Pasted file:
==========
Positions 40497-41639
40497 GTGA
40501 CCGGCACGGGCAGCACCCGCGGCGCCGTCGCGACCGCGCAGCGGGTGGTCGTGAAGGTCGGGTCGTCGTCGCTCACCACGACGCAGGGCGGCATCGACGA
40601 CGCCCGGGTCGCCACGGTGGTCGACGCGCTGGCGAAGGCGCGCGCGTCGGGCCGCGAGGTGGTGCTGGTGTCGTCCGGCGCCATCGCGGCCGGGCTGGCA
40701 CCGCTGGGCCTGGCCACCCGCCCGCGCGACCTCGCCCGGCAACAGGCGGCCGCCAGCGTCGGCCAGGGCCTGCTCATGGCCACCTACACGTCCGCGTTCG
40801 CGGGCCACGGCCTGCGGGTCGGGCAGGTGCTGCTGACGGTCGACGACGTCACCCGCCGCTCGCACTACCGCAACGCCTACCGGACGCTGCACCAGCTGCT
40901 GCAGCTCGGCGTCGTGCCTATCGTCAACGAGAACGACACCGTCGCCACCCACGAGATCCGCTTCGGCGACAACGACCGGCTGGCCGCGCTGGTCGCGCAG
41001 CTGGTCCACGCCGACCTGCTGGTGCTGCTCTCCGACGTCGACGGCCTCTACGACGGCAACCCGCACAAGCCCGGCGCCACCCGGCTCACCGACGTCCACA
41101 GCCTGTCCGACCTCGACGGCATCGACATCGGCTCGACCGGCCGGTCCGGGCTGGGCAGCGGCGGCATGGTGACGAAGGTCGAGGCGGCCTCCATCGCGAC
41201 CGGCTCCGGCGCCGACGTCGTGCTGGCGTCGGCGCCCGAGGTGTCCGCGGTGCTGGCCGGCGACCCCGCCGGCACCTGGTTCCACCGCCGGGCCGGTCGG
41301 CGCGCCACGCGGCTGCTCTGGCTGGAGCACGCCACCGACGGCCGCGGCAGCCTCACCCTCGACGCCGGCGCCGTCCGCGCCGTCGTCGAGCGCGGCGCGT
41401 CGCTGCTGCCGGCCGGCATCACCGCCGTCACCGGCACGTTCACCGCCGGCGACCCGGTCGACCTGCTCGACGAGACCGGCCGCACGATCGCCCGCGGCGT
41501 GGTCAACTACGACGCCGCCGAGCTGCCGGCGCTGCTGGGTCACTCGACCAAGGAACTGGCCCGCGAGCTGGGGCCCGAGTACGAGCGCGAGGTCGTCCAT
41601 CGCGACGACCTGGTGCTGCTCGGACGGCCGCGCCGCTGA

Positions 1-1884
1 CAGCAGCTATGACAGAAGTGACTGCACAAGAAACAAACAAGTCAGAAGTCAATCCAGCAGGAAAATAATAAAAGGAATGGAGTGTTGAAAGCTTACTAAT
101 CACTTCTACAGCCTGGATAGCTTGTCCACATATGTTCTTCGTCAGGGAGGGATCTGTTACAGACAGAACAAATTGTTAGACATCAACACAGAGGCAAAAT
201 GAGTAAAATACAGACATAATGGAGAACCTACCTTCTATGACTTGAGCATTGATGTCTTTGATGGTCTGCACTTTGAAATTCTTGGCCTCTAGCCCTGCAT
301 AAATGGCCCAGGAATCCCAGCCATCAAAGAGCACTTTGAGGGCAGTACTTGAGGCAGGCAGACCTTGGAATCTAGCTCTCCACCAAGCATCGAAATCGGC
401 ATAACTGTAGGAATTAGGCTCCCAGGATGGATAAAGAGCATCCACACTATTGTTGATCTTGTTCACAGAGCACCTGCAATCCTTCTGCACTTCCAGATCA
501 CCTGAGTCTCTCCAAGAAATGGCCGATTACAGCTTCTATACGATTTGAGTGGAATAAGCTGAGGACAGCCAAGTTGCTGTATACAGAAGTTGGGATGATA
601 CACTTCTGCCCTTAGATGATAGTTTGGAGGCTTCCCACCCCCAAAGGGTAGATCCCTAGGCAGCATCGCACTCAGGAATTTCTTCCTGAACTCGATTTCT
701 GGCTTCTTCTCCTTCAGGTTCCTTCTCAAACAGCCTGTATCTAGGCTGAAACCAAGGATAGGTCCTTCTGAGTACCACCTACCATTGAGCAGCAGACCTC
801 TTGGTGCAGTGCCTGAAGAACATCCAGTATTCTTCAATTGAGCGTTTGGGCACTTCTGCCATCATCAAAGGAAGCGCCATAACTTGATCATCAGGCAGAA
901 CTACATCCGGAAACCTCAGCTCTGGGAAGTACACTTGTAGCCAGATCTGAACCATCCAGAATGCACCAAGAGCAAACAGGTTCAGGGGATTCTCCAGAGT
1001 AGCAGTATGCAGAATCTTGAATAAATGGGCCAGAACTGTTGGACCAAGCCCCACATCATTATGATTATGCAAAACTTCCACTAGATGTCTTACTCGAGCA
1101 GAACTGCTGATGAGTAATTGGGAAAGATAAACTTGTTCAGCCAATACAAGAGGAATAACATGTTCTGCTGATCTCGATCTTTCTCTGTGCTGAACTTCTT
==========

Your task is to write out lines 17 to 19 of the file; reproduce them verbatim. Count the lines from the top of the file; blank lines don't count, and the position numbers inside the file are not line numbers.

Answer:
101 CACTTCTACAGCCTGGATAGCTTGTCCACATATGTTCTTCGTCAGGGAGGGATCTGTTACAGACAGAACAAATTGTTAGACATCAACACAGAGGCAAAAT
201 GAGTAAAATACAGACATAATGGAGAACCTACCTTCTATGACTTGAGCATTGATGTCTTTGATGGTCTGCACTTTGAAATTCTTGGCCTCTAGCCCTGCAT
301 AAATGGCCCAGGAATCCCAGCCATCAAAGAGCACTTTGAGGGCAGTACTTGAGGCAGGCAGACCTTGGAATCTAGCTCTCCACCAAGCATCGAAATCGGC